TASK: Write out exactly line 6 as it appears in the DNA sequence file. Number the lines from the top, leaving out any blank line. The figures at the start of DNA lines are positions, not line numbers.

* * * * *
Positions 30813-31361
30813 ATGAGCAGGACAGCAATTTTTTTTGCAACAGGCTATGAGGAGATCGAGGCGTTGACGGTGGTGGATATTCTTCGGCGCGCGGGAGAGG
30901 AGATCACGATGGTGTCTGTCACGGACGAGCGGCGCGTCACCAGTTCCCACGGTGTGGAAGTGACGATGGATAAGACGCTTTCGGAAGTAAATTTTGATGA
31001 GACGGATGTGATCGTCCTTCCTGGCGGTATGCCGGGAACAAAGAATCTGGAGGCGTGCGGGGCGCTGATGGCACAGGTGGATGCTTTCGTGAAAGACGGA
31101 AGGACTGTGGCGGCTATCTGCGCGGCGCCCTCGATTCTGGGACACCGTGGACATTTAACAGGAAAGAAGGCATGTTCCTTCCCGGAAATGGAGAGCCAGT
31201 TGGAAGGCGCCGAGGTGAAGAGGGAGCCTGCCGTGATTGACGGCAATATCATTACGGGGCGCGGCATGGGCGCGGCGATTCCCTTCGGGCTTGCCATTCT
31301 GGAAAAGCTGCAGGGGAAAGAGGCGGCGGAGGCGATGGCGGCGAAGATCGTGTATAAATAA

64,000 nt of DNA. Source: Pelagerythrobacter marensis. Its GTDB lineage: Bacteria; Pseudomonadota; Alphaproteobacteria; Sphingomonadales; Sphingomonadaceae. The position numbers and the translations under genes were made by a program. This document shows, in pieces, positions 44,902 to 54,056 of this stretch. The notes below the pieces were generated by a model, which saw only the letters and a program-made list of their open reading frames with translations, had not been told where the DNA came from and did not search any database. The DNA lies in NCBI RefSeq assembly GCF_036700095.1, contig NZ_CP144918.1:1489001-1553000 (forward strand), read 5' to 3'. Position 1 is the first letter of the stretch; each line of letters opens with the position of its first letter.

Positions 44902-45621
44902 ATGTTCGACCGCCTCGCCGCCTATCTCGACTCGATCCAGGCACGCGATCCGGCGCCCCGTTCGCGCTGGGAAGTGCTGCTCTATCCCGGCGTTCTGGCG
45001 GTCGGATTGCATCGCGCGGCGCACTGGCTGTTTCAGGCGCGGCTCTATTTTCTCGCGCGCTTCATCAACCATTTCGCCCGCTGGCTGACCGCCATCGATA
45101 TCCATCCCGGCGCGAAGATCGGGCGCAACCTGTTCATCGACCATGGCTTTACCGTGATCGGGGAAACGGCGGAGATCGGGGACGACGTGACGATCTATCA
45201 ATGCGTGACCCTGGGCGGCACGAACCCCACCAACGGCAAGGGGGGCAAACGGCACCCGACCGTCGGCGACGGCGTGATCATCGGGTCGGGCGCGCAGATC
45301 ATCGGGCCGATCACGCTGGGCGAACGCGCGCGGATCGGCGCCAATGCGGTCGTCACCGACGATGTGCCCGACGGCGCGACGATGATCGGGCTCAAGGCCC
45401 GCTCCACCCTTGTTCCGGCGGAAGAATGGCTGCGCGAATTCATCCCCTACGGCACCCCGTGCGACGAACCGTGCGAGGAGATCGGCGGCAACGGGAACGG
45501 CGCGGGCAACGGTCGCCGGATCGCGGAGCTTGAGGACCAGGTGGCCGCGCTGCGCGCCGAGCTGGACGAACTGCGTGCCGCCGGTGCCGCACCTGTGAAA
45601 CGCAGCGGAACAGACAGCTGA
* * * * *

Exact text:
31201 TGGAAGGCGCCGAGGTGAAGAGGGAGCCTGCCGTGATTGACGGCAATATCATTACGGGGCGCGGCATGGGCGCGGCGATTCCCTTCGGGCTTGCCATTCT